Having a fireplace in your home can be great. Not only is it a fantastic source of heat on those cold winter nights, but it’s also a great aesthetic choice for helping to make your larger rooms look a little homier – that’s why electric models have become so popular amongst homes lacking a chimney. Not everyone, though, actually knows how to use a fireplace correctly. Whether you’ve never owned a home with a fireplace before or you simply have never gotten around to using one on your own, it’s always a good idea to learn the right way to use this incredibly valuable tool. Fortunately, doing so is as easy as paying attention to this simple guide.
Using Your Wood Burning Fireplace: A Guide in Six Steps
While it might seem a little silly to follow a step-by-step guide for using something like a fireplace, the truth is that getting the most out of one of these great devices does require a little more than just setting fire to a piece of wood. The goal of properly using a fireplace isn’t just to create a temporary burst of heat but to ensure that you can use your fireplace in a way that’s both safe and that’s going to allow you to enjoy the use of the device for as long as possible without having to worry about any major repairs.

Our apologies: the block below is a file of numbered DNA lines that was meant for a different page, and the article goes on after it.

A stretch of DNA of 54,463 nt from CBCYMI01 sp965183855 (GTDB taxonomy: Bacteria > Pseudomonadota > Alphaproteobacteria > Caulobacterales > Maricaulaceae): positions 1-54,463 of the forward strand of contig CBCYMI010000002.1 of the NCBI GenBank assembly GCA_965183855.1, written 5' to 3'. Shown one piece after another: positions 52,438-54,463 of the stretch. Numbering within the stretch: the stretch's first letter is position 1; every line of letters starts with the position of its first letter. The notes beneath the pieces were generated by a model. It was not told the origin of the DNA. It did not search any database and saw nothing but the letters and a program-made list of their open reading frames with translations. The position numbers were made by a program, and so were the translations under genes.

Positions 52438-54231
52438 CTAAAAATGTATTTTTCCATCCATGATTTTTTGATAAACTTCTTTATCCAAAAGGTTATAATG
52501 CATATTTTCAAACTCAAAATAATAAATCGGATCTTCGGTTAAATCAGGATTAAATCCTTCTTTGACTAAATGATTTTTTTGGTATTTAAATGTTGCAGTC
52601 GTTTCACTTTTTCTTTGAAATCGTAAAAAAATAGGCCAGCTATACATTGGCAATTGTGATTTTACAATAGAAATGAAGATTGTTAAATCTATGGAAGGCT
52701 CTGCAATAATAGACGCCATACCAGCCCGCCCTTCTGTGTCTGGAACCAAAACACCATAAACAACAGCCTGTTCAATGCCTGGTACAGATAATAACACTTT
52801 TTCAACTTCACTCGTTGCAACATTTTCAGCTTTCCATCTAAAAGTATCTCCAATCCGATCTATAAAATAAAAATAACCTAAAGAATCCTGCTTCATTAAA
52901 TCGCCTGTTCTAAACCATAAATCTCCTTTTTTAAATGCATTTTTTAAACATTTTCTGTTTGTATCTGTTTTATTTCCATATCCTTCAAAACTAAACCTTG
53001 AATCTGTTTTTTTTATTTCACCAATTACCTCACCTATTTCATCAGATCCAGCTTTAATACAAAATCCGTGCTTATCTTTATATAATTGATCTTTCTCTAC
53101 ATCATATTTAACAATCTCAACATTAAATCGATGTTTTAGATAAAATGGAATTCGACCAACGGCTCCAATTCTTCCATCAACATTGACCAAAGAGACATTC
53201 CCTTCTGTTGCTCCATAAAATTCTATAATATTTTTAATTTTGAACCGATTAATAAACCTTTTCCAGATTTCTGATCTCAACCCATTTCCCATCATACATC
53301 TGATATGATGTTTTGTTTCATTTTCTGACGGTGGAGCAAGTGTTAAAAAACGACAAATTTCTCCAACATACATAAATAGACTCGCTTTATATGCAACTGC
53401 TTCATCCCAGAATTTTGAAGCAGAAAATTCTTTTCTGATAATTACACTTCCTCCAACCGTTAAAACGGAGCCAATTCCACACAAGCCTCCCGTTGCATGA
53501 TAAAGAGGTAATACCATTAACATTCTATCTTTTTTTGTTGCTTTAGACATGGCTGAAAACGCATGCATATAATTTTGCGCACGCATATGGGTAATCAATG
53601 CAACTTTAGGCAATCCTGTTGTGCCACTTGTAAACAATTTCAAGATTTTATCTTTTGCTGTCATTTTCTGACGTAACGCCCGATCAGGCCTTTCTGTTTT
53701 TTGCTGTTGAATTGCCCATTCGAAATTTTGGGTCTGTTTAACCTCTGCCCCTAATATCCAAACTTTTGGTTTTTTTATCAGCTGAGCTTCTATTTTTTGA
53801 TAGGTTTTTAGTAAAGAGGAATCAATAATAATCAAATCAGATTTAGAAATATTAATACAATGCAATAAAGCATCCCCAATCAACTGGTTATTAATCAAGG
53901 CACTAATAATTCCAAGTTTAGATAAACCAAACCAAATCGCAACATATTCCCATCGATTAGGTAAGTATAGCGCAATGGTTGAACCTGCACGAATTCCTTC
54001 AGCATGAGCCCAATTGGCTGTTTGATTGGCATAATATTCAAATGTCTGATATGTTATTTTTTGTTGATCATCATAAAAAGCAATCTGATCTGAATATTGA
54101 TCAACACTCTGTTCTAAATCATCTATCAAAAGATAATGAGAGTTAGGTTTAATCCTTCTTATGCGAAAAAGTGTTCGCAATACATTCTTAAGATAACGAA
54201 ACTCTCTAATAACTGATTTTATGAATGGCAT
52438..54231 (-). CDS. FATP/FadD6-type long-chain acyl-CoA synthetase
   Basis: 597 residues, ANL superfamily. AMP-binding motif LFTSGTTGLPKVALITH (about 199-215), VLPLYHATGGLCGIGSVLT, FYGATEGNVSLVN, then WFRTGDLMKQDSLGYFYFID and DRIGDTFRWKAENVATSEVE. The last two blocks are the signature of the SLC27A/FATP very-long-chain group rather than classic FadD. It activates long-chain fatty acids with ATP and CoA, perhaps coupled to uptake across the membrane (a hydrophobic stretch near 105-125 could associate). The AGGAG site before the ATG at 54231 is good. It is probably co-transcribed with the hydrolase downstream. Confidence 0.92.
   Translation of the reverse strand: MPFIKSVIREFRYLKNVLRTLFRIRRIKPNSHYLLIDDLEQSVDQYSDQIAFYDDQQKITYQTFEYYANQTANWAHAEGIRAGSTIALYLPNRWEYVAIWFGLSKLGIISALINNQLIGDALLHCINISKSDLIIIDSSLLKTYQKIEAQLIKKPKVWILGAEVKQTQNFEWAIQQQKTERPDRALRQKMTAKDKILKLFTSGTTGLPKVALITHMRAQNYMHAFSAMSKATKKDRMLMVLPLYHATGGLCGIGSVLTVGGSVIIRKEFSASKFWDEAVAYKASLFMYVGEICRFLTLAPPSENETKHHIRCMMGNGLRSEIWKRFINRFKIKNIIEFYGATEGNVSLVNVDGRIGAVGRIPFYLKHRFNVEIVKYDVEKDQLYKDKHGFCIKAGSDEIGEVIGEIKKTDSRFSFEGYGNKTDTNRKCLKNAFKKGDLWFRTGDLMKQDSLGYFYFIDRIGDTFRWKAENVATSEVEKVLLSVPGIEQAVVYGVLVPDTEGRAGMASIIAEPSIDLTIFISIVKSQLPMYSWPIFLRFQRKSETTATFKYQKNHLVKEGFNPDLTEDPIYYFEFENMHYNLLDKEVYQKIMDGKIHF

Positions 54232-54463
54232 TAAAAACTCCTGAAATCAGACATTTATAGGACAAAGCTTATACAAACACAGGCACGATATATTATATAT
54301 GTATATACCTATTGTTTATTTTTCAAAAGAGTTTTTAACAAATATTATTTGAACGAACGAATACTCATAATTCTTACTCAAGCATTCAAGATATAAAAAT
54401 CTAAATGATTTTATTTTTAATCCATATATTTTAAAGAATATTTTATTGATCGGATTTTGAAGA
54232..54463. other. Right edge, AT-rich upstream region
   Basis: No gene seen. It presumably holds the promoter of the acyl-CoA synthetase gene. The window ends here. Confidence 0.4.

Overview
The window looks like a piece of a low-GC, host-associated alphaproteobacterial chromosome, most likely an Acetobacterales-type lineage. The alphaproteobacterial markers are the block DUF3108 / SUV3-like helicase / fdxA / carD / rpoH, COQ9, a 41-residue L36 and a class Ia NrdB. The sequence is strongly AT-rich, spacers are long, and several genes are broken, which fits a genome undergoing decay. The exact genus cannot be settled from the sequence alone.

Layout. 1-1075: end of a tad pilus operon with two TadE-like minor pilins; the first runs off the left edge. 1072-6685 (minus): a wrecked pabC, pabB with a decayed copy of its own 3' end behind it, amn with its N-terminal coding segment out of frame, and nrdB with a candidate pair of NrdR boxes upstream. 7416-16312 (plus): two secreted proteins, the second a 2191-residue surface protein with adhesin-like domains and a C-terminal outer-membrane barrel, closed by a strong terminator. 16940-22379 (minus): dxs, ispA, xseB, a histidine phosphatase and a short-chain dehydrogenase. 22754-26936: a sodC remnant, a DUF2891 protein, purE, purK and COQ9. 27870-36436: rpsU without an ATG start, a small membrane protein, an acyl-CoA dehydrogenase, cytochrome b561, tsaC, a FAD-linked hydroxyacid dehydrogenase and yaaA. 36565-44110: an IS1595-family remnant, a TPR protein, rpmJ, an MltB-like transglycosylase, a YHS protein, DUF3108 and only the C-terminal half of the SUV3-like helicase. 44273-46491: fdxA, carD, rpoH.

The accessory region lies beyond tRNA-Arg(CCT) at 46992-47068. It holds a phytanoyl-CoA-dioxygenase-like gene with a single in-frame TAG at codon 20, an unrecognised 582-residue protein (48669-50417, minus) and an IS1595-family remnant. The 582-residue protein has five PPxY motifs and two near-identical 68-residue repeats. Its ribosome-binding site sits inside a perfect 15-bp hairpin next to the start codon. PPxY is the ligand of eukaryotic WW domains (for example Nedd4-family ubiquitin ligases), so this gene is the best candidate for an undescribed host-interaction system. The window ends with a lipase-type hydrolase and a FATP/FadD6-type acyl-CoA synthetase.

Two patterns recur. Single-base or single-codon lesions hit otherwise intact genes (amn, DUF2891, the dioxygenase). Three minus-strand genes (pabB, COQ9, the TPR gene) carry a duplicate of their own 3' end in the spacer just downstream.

Step One: Basic Safety Protocols
It’s always a good idea to start out by looking at ways that you can keep yourself and everyone in your home safe before you light your first fire. Though fireplaces are quite safe when used correctly, there are injuries and fatalities every year that occur because certain homeowners refuse to take some simple precautions. The best way to avoid sharing in that fate is to take a little time to make sure that both you and your home are prepared for your first fire.
Step one is a basic safety inspection. Check out the inside of your fireplace to ensure that there’s nothing unexpected either in the firebox or in the flue. Next, you’re going to check out the area around the fireplace – if there’s anything flammable that’s closer than three feet, it needs to be moved immediately. You will also want to make sure that you have a fireplace grate ready to set up at this point, especially if you have children or animals wandering about your home. If you’ve got an older fireplace, this is also an excellent time to get a quick inspection from a licensed professional.